Yes, I know Bond is make believe. I like Bond films, and it’s not just testosterone fuelled action films that are guilty of this. Even in Drama’s, Rom Com’s or anything else there is the belief that two people will just fall into each others arms, which is fine if both people are thinking the same thing. A few weeks ago, ‘This American Life’ Podcast repeated a story about a consent workshop held at an American college, for young men. It was an interesting piece to listen. The guys attending were attentive and genuinely wanted to learn but the stumbling block they kept coming up against was ‘The Mood’. They were concerned that if you paused in your seduction of a partner to ask if they wanted to have sex, it would somehow dispel the atmosphere and ruin your chances. Which seems a plausible concern, ‘cos in the movies it all flows from the kiss to the bedroom. But, if that pause is enough for a girl to rethink and say No, then frankly, she wasn’t that keen in the first place. Forget the mood. Show some respect, and assume the girl is a sentient human being who you haven’t hypnotised into acting against her will with your masculine charms.
Within a relationship though the dynamic changes and there is a certain degree of implied consent. I am going to assume I can lay a kiss on my wife without first asking if I may. However, if she pulls away and makes it clear that the kiss is unwanted, (probably because I’ve got Nachos stuck in my beard again) I’m not going to keep trying to kiss her. Even though we’ve been together since the 15th century she still has the right to say no and I have no right to force her otherwise, whatever the damned law says! (I’m only going to mention ‘kisses’ because my mother reads this and she doesn’t need that mental image)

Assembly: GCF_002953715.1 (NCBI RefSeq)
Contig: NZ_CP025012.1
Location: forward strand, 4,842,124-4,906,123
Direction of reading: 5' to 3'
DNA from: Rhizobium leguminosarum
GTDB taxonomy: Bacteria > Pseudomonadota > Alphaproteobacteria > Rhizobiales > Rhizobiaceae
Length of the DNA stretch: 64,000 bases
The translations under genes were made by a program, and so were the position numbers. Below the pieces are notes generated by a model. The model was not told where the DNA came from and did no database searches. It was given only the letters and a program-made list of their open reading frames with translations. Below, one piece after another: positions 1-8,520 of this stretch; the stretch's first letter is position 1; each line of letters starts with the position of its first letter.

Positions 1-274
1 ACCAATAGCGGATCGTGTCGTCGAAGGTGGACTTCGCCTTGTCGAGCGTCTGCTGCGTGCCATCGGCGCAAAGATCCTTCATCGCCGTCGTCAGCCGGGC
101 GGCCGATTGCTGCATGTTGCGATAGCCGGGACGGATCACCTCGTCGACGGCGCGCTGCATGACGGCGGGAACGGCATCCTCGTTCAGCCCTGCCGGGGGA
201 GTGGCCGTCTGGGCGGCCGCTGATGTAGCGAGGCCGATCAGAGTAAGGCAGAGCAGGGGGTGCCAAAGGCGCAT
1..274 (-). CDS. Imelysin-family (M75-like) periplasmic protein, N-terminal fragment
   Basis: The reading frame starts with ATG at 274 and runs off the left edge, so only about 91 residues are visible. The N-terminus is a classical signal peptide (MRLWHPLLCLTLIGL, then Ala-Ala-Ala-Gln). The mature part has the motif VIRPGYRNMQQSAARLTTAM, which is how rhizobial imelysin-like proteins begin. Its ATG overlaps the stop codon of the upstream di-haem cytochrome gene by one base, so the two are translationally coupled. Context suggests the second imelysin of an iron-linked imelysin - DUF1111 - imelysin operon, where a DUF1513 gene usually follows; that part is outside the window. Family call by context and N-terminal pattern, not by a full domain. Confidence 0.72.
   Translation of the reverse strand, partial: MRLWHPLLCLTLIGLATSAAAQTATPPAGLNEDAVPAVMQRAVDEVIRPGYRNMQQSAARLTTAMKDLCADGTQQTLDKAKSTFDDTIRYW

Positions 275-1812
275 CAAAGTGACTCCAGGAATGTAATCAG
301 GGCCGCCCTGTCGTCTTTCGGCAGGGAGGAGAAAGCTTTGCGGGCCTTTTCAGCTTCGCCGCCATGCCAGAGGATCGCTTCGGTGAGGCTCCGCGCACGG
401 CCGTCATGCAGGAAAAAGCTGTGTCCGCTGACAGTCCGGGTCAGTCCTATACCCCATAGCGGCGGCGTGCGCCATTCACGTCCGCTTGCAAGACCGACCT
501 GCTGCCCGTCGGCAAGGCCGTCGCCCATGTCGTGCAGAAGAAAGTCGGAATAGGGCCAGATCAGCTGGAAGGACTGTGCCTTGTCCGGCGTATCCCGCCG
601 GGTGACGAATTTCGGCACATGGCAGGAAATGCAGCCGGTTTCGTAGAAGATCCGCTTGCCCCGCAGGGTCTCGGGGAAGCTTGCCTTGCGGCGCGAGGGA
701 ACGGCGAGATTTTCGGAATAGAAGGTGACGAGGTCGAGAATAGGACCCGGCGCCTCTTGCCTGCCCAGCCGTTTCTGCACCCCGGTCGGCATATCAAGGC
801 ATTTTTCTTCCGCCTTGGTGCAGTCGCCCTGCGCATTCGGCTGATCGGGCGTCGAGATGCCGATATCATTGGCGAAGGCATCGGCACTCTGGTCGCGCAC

Is there hope for the future? Maybe, if we can get it into our heads that the ‘The Power of Seduction’ is as much a fiction as magic, Werewolves and tasty low fat Ice Cream. We must start to filter better practice onto our screens. And it is there, not much but it is. There is a lovely moment in the Disney film, Frozen, where Kristoff shyly asks Anna if he may kiss her. It is sweet, and still romantic. In fact most people probably don’t even especially note the moment, but it is a good example to set to youngsters.
Hopefully there will be a happy outcome in The Archers. Helen will be acquitted, Rob will be punished; by the law or some other kind of dramatic natural justice, and a tractor related accident for his father, Bruce, wouldn’t go amiss either.
In the last 50 years or so we have come so far in the field of sexual equality. But to still be in a world where a woman’s protection under law from sexual assault lessens or even disappears, as soon as she marries, is simply monstrous.
If you would like to talk to anyone on the subject of sexual assualt, or any form of abuse, you will find links to organisations who can help you on this BBC webpage. I have written, in this post, about sexual abuse by men towards women. I am very aware it also happens the other way round and in same sex couples.